4-Wheel & Off-Road welcomes letters to the editor. Letters must include an address or a telephone number so the sender can be verified. Once verified, your name may be withheld at your request. Letters published in this magazine reflect the opinions of the writers, and we reserve the right to edit letters for clarity, brevity, or other purposes. Due to the large volume of mail we receive, we regret that we cannot reply to unpublished letters or return photos. Digital photos must measure no less than 1600 x 1200 pixels (or two megapixels) and be saved as a TIFF, an EPS, or a maximum-quality JPEG file.
4-Wheel & Off-Road
6420 Wilshire Blvd.
Los Angeles, CA 90048-5515
And Speaking of Double Dipping...
Reader: I just couldn't help but respond to Robbie Evans' letter about double dipping (Apr. '08). I'm not trying to bash you guys at all (heck, my truck got in the mag-twice), but I just wanted to let you know I did only submit my truck once, and I even sent three pictures with my submission. Maybe it was just me, but your response made it sound like I was trying to get my truck printed twice. I was excited enough the first time it was printed I went out and bought a second copy. One of my "new" plans is to build a similar S-10 Blazer on 40s (a more family friendly rig) and maybe I'll send a second submission once that's done. Anyway, I think you guys do a great job. I love to see rigs other than Jeeps in the mag!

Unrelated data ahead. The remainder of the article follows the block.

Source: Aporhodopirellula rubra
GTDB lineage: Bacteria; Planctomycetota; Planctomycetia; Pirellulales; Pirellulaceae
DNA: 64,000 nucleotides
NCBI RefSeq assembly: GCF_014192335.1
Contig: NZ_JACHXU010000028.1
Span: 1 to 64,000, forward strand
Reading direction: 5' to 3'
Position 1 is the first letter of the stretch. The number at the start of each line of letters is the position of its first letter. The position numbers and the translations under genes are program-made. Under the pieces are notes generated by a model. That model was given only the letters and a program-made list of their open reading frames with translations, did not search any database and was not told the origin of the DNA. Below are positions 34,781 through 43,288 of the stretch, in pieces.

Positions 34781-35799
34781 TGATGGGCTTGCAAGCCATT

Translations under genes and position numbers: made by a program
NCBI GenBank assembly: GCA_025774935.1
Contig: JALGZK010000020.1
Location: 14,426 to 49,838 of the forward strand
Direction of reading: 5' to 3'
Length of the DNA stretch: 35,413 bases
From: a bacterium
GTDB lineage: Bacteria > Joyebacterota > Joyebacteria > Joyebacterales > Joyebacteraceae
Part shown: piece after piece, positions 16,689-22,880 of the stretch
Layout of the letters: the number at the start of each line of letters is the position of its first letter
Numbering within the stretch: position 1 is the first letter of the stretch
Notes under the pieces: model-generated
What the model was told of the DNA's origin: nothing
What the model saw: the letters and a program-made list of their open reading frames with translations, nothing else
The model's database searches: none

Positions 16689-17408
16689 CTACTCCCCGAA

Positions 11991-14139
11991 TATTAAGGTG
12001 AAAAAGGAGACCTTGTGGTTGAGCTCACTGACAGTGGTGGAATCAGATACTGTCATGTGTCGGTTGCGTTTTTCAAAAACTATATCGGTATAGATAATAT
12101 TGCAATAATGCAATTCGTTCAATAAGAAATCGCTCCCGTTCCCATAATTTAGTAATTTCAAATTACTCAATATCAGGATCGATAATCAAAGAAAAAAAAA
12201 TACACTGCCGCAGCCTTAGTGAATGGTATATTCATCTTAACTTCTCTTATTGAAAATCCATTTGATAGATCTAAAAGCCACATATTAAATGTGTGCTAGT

Editor: Wow, just for that we'll print your photo again! Thanks for clearing it up. And yes, we have some newbies here that are figuring out how the world works.
Reader: I am a longtime subscriber and I very much like the new updates to the mag. The pictures seem much more vibrant. I am also a fan of the shorter, more-to-the-point articles. Especially since I have a short attention span. The only thing I could suggest would be a "readers' wives" section. Then again maybe not! Keep up the great work!
Editor: Yeah, we'll make sure we don't start that section, but thanks!
Flat Fender Discourse
Reader: Regarding the story "Flat Luck" (Apr. '08), it says: "Flatfenders are to Jeeping what The Rolling Stones are to rock music," and I agree, classics both, pure and simple. But after reading the story I'm feelin' low down and blue because I don't understand why you chose to profile a Rolling Stones tribute band? Rand Ridges truck is really hot stuff and I'll always defend his right to build whatever he wants with whatever source material he wants. I try and I try but it ain't no flatfender. Your "Cool fact" in that piece says it best: "the M38 is known to be the last real flatfender...." Rand's truck is M38 flatfender in sheetmetal only. I don't know if his "crown jewel" M38 donor truck was too torn and frayed...maybe it was beyond saving, maybe not. But I think it's an unnecessary waste when a piece of history like that is lost.